Re: [tsvwg] sce vs l4s comparison plots?

Toke Høiland-Jørgensen <> Tue, 12 November 2019 11:19 UTC

Return-Path: <>
Received: from localhost (localhost []) by (Postfix) with ESMTP id 50E9112025D; Tue, 12 Nov 2019 03:19:58 -0800 (PST)
X-Virus-Scanned: amavisd-new at
X-Spam-Flag: NO
X-Spam-Score: -1.999
X-Spam-Status: No, score=-1.999 tagged_above=-999 required=5 tests=[BAYES_00=-1.9, DKIM_SIGNED=0.1, DKIM_VALID=-0.1, DKIM_VALID_AU=-0.1, SPF_HELO_NONE=0.001, SPF_PASS=-0.001, URIBL_BLOCKED=0.001] autolearn=ham autolearn_force=no
Authentication-Results: (amavisd-new); dkim=pass (2048-bit key)
Received: from ([]) by localhost ( []) (amavisd-new, port 10024) with ESMTP id 1AIeiKS07r25; Tue, 12 Nov 2019 03:19:56 -0800 (PST)
Received: from ( []) (using TLSv1.2 with cipher ECDHE-RSA-AES256-GCM-SHA384 (256/256 bits)) (No client certificate requested) by (Postfix) with ESMTPS id 5B132120059; Tue, 12 Nov 2019 03:19:56 -0800 (PST)
From: Toke =?utf-8?Q?H=C3=B8iland-J=C3=B8rgensen?= <>
DKIM-Signature: v=1; a=rsa-sha256; c=relaxed/simple;; s=20161023; t=1573557593; bh=rIkW0NGow1RMiU2lD9HiRohMsSzfvgAsskhmsvwzPZs=; h=From:To:Cc:Subject:In-Reply-To:References:Date:From; b=tzd8mNcJGWKQM9+a/8CZqO6fHkPzj/mMA9NBuEMV599mNEX0VAsIJfz7Vhmb6XQ0U x73rI/3M9opqCUgAvJPS66Eiaqa7KRkjq3HfHoqVHenY/+cw1Ikf5+eoNiZ13yP1OR jbbBZEwGgXFzs9UUQnrrWx+Hv/RzpEQeX5/uxhy3NeOwM5LWxdgvOpX3w1sLbQMaVi Lpw2pvaSrM1lI6wr6UAa+mInop+QbjkB3h8VdcMOMsFFSK6UIxVpcn/yKp4Ifbl9xA LT3gpdEPN/aMlKFnV8rt1HQ7UVkEP2aD4qmSv6ovntDI7Tpcb3SZdkrecKtjCl5vLg tAePMke1qk/zw==
To: Dave Taht <>, "alex.burr\" <>
Cc:, tsvwg IETF list <>
In-Reply-To: <>
References: <> <> <> <> <> <>
Date: Tue, 12 Nov 2019 12:19:52 +0100
X-Clacks-Overhead: GNU Terry Pratchett
Message-ID: <>
MIME-Version: 1.0
Content-Type: text/plain
Archived-At: <>
Subject: Re: [tsvwg] sce vs l4s comparison plots?
X-Mailman-Version: 2.1.29
Precedence: list
List-Id: Transport Area Working Group <>
List-Unsubscribe: <>, <>
List-Archive: <>
List-Post: <>
List-Help: <>
List-Subscribe: <>, <>
X-List-Received-Date: Tue, 12 Nov 2019 11:19:58 -0000

Dave Taht <> writes:

> "" <> writes:
>> (see below)
>> On Monday, November 11, 2019, 12:19:26 AM GMT, Dave Taht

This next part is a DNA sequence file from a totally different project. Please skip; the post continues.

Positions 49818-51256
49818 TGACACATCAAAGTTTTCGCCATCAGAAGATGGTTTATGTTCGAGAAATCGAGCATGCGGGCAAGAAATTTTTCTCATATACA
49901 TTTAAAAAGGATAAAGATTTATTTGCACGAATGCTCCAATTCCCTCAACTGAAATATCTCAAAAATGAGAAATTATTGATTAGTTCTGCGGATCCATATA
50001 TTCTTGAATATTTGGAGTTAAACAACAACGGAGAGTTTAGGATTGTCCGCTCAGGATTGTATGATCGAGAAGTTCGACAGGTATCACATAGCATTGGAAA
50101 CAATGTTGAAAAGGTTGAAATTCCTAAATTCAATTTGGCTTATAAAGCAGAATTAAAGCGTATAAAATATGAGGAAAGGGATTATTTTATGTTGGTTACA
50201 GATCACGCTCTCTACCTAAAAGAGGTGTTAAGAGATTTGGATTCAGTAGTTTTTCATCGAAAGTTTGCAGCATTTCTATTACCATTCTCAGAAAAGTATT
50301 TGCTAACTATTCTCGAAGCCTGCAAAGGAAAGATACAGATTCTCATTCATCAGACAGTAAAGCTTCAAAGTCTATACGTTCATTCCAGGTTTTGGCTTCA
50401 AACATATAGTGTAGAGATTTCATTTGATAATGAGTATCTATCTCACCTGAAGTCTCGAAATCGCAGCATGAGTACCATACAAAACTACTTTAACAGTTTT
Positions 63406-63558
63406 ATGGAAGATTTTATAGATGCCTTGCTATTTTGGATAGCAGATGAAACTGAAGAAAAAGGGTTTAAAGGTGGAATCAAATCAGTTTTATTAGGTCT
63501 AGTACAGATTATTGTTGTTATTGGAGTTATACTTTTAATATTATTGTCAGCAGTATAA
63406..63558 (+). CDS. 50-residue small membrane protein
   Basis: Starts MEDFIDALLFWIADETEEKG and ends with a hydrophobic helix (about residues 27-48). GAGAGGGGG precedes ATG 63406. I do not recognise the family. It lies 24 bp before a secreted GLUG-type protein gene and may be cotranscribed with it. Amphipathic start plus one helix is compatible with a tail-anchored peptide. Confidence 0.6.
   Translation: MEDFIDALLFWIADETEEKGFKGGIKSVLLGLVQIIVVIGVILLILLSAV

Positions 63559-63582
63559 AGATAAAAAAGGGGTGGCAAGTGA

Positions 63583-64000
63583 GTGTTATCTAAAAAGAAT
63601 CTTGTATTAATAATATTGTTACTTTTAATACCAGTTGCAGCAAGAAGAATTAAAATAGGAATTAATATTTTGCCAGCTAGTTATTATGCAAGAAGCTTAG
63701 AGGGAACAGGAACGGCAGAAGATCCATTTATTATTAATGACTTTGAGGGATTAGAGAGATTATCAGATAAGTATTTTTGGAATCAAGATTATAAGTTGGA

>> <> wrote: 
>> Cool. If only the dsl and cable worlds had adopted this! it allows for
>> much smarter handling of packet delivery higher in the stack at the
>> cost
>> of one interrupt's worth of standing queue. Without BQL we wouldn't be
>> scaling linux past 10GigE today.
>> I keep hoping *switches* will start doing bql, also.
>> [AB] at the CO end (ie downstream) my understanding (which may be out
>> of date) 
>> is that DSL ICs usually punt queuing to a switch IC. There's a
>> standard (G999.1) which exists
>> solely to enable this (it provides per-subscriber backpressure over
>> ethernet). So, switches doing
>> BQL is exactly what would be required for dsl to do BQL (in the
>> downstream direction).
> Given that a lot of stuff has moved to a purer software solution,
> slicing, sdn, etc, including switching, I can imagine this would
> move more into software, also - if folk were still producing new
> dsl gear.
> One thing that has always been unclear to me is where
> dsl subscriber software rate limits are enforced.

Generally either by forcing the DSL modem to sync up at a rate no higher
than that which the customer has bought; or (more often these days I
think) on a completely separate box that does shaping (or policing) in
the network.

I've seen small ISPs build such boxes using Linux and HTB - and Jesper
and I have been helping a few doing it right (scaling across CPUs, and
using FQ-CoDel on the leaves).